Processed foods contain salt either as a preservative or to increase taste intensity. Return to natural foods, fruits, grains, vegetables, meat, fish, poultry—anything that grows from the ground, on the ground, on trees, walks, swims, or flies.

Do not prepare or eat anything with elaborate sauces or coatings. Boil, broil, barbecue, bake, or poach without adding salt. It works! Unsalted food may seem bland at first, but in a short time you’ll start savoring flavors that you didn’t know were present. A new world of taste will open up to you.

Hormonal Influences

A number of hormonal systems influence the kidneys. All these systems when not functioning properly or in synchrony can cause sodium reabsorption, but they can be influenced by diet or drugs. Excess insulin causes sodium reabsorption by the kidneys, indirectly elevating blood pressure.

This makes people who produce excess insulin candidates for high blood pressure. Consequently, many overweight people, people who habitually consume excess sugar, and some diabetics who do not control insulin correctly develop high blood pressure.

Another more elaborate hormone system that influences blood pressure is the angiotensin-renin-aldosterone system. This system includes the adrenal glands that produce aldosterone, the primary hormone that induces the kidneys to retain sodium and chloride and excrete potassium.

Aldosterone is produced by the two adrenal glands situated on top of each kidney. Aldosterone causes the kidneys and the sweat glands (which act somewhat like kidneys) to retain sodium. Although aldosterone is produced by the adrenal glands, it is, in part, regulated by the kidneys.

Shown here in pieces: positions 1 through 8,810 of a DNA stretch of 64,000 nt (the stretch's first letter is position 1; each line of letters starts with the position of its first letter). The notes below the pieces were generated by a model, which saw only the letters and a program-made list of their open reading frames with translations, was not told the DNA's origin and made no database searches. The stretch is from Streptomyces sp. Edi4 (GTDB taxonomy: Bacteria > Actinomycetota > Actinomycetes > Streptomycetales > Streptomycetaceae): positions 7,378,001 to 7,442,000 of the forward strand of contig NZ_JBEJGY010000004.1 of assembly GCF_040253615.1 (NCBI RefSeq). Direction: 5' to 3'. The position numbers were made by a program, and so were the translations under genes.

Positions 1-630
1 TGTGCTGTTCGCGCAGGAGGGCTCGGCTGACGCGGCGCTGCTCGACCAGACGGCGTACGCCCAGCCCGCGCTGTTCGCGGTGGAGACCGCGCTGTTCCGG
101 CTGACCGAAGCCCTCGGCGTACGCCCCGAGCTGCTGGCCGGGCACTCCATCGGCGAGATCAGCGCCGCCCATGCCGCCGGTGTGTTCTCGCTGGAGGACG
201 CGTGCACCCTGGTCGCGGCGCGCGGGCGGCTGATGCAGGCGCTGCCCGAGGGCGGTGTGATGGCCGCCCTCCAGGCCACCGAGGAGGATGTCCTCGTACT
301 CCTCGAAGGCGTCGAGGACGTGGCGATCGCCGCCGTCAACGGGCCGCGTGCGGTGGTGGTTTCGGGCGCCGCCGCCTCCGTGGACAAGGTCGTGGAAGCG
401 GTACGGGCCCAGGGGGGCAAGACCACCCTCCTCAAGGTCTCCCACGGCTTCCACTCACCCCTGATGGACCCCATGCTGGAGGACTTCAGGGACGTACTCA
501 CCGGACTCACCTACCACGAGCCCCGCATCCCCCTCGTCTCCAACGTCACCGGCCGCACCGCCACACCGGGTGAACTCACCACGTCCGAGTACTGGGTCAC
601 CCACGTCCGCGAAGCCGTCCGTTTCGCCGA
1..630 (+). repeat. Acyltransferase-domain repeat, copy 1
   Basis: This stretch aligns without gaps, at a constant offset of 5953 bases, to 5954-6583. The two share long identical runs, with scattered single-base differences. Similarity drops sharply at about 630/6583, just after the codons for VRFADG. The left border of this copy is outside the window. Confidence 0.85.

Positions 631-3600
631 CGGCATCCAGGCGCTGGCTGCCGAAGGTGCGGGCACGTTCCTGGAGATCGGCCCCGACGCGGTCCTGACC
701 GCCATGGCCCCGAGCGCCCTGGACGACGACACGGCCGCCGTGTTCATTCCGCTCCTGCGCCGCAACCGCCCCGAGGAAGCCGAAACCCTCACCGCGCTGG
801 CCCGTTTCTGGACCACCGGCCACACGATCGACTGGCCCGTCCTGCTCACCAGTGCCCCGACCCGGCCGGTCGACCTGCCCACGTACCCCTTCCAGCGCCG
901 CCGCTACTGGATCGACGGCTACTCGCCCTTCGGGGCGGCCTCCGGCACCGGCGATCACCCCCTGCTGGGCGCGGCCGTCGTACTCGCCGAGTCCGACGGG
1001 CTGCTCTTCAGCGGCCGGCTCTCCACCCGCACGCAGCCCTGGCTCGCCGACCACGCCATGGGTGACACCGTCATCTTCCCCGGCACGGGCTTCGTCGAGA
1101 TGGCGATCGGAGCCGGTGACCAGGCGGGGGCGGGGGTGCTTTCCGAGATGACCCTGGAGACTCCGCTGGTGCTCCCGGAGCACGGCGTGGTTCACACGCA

This regulation involves the hormone angiotensin and the enzyme renin. Kidneys release renin, an enzyme that causes the release of an other hormone, angiotensin. Angiotensin causes constriction of the arterioles and this signals the adrenals to release more aldosterone.

Constriction of the arterioles and the release of aldosterone elevates blood pressure by two mechanisms: Arteriole constriction causes increased peripheral resistance, and aldosterone causes salt retention. Stimulation of the sympathetic nervous system produces renin.

This is the nervous system that takes charge when we’re under stress. If someone attacks you, your kidneys release renin, and the entire angiotensin-aldosterone process is started. This takes our blood pressure discussion into the realm of stress.

Some physicians who specialize in hypertension talk of high-renin producers. High-renin producers are people, often with Type A personalities, who normally produce excess renin. Excess renin leads to elevated blood pressure.

In some cases, the only recourse is to control renin levels with drugs that block its production. Some evidence suggests that inadequate magnesium can cause excessive renin production. Some serious conditions can also cause excessive aldosterone.

These serious illnesses must be dealt with by modern medical intervention. In these cases, the high blood pressure is secondary to the illness (secondary hypertension) and cannot be dealt with by diet. There are other factors not as well understood that influence the rate of sodium excretion by the kidneys.

These materials, called natriuretic factors (meaning sodium-excretion factors), are produced in other parts of the body and influence how the kidneys handle sodium. Natriuretic factors are produced in response to increased blood sodium levels; therefore, diets high or low in sodium will influence their levels proportionately.